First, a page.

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Prisoners Have the Same Right as Everyone Else to Proper Medical Care

Apart from being deprived of their liberty, prisoners have the same rights as anyone else – and that includes an entitlement to competent medical care. The point was powerfully made by the case of a prisoner whose use of his right hand was compromised by a delay in referring him to hospital for surgery.

On his arrival at the prison, the man had a deep laceration on the little and ring fingers of his dominant hand. A pre-arranged hospital appointment was cancelled and an opportunity to minimise the damage to his tendons was thereby missed. After he lodged a claim, a judge found that the delay in appropriate treatment had cost him 15 per cent of the functionality of his hand.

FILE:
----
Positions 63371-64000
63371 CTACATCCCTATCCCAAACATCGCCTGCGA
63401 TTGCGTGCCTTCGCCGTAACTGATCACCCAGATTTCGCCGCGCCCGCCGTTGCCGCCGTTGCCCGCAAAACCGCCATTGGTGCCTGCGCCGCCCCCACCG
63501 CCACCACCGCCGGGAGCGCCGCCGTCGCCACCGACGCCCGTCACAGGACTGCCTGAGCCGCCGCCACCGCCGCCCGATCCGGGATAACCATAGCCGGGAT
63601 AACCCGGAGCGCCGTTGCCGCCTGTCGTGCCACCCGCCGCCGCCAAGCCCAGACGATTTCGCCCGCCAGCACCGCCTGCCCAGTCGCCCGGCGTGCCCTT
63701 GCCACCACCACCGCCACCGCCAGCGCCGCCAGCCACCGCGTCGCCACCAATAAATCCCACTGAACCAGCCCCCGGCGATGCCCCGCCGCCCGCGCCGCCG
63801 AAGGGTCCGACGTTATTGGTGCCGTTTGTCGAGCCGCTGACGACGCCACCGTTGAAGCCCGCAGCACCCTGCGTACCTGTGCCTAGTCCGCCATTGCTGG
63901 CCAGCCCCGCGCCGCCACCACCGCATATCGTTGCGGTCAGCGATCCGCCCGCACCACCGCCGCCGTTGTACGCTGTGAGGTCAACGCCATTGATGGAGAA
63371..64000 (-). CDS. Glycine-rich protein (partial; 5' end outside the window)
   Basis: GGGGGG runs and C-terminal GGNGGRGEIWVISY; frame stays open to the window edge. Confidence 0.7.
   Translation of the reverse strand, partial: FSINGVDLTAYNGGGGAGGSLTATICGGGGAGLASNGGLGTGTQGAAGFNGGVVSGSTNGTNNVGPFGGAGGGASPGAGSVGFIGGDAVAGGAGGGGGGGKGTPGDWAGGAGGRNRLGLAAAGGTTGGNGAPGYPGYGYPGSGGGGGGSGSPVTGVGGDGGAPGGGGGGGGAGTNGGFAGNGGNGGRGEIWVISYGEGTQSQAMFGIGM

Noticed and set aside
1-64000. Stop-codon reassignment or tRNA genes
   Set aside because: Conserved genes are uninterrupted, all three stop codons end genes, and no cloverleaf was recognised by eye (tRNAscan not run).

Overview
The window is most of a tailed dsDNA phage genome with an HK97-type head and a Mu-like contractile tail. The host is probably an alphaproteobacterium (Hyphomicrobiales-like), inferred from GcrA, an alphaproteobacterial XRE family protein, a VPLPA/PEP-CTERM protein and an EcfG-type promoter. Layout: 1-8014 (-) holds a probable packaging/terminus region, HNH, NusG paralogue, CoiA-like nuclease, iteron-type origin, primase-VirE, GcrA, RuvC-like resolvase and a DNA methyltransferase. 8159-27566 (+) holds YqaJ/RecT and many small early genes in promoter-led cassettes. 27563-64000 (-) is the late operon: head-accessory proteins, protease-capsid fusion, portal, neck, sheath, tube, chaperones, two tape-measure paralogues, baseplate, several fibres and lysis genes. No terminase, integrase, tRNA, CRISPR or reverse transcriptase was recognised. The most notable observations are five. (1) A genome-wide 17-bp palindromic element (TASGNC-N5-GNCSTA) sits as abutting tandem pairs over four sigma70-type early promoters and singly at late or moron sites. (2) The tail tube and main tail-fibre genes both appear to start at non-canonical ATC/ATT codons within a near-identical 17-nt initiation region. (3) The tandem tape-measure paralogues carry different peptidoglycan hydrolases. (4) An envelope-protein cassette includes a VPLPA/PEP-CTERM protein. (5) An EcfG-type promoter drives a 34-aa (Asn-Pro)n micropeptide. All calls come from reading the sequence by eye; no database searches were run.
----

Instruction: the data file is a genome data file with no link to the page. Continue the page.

The judge nevertheless refused to award him any compensation on the basis that his claim against the NHS trust that bore responsibility for healthcare at the prison was tainted by fundamental dishonesty. The judge found that his claim was dishonestly inflated and that he had given a deceitful account of how he suffered his injury.

Allowing his appeal against that outcome, the High Court found that the mechanism by which he received his injury was irrelevant to both his entitlement to appropriate medical treatment and his clinical negligence claim. He suffered the injury before his arrival at the prison and it did not matter how he came by it. The judge also erred in finding that he had dishonestly overblown the value of his claim.

The trust's argument that he should be denied compensation on grounds that he suffered the injury whilst committing a crime also fell on fallow ground. Such an outcome would undermine the principle that prisoners have equivalent rights to NHS care as are afforded to other members of the public. Given the impact that the injury is likely to have on his ability to work, the Court awarded him £17,750 in damages.